Saying Goodbye to the Group

Recently, I left a team I was a part of for a very long time. I worked at or was involved with the same Montessori school for eleven years. During the final five-and-a-half years I served as the Associate Director of the school during a time of significant growth and change for the organization. There is no doubt that this job changed my life in massive ways that are impossible to describe in any meaningful way.

That job was central to my identity for many years and my dedication to the organization was unwavering. I was part of a team that made a lot of positive changes and had a lot of fun doing it. I couldn’t have asked for better working conditions. Yet, about a year ago a feeling began to sink in around me and I knew I was going to have to leave.

The school was a wonderful place to work full of inspiring educators and incredible children and families. I had led several major projects that truly changed the organization permanently. As those projects began to wind down, I knew I would not be able to continue being challenged in my role. I knew that things about the culture and how decisions were made and implemented that once caused me minor irritation now caused me serious frustration. By the middle of winter there was no avoiding it, I had to leave.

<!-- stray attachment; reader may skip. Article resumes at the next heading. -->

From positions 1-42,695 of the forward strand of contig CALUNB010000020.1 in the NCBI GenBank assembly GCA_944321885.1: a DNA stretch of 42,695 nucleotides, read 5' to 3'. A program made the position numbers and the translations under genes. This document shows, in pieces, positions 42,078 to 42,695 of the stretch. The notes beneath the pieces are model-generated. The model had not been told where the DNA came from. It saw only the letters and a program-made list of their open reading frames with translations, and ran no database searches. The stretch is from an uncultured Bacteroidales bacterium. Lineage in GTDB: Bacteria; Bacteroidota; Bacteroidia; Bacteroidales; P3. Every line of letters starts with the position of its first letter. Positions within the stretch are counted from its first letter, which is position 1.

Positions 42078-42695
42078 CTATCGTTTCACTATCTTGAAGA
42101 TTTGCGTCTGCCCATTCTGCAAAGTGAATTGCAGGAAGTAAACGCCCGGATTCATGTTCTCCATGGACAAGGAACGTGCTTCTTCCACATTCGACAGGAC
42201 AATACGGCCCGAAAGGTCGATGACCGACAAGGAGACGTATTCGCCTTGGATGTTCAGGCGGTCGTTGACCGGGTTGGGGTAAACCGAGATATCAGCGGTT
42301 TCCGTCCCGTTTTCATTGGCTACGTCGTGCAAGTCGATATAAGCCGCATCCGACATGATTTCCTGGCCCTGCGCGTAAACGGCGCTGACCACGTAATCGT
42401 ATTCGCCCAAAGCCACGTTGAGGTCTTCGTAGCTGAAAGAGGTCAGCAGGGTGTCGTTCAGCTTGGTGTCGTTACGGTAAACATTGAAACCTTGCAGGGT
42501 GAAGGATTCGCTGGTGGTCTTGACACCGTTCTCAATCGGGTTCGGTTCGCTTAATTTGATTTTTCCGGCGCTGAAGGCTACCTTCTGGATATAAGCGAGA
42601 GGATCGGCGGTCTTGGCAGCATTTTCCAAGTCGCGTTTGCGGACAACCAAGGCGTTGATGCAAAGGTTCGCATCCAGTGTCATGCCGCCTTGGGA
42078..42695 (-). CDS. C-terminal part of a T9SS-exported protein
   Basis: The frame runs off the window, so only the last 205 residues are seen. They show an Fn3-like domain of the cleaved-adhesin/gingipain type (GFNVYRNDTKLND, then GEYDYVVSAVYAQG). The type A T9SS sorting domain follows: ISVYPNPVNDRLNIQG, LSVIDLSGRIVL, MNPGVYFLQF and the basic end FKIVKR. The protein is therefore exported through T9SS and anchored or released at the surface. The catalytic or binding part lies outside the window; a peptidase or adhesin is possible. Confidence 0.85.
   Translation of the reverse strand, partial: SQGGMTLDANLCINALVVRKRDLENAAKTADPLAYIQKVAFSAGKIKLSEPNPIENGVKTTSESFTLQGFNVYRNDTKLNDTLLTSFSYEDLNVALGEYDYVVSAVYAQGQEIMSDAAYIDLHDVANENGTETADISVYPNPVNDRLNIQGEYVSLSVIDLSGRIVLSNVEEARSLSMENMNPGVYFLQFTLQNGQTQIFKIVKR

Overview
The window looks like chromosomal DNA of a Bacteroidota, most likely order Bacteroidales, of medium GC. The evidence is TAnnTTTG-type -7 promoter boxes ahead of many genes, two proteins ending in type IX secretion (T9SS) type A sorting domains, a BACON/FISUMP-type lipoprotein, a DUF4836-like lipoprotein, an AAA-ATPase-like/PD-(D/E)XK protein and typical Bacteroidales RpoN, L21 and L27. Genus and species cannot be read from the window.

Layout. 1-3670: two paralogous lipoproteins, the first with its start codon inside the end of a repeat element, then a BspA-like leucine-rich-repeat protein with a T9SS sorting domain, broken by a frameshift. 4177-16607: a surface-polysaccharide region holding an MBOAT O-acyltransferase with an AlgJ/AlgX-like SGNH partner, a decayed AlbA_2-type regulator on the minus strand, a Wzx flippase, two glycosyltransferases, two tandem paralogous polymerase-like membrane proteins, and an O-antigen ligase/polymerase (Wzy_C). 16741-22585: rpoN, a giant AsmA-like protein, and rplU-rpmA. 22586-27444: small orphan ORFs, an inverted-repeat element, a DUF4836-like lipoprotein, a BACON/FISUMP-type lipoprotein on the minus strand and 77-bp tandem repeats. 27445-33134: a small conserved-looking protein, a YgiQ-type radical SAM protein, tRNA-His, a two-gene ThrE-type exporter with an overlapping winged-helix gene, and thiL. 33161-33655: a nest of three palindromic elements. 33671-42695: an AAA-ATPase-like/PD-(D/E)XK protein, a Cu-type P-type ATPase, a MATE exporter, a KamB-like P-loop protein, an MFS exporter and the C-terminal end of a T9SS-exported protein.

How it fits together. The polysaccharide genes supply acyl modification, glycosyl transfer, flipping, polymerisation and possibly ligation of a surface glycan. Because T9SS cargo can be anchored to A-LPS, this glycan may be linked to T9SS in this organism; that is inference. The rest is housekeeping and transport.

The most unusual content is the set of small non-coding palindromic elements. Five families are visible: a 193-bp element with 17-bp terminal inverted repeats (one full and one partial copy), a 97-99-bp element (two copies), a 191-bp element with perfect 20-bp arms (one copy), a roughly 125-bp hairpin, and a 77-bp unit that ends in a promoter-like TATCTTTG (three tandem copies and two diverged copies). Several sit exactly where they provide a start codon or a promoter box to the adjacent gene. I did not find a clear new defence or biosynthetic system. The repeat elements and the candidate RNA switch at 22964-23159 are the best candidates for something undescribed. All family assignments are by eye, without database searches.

As I have studied communication in early childhood settings, I have learned that there are formal processes for how a team is formed, gets work done, and eventually dissolves. My departure didn’t really have a formal adjourning. We had a party with a funny (I thought it was hysterical) cake, but that is about it.

Cake

While I’m confident that I made the right decision and I am super excited about starting my own educational consulting company and spending more time with my family, I’m also aware that I have some unresolved feelings and questions around my departure. I wonder if there were more of a formal adjournment to my long-time position there, I would be experiencing a higher level of closure. I now know how to pursue such closure at the end of my next team effort and I will be able to foster a culture where it is possible. Clearly, it is an important part of the life cycle of a team.

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~ by vegucationmama on October 12, 2014.

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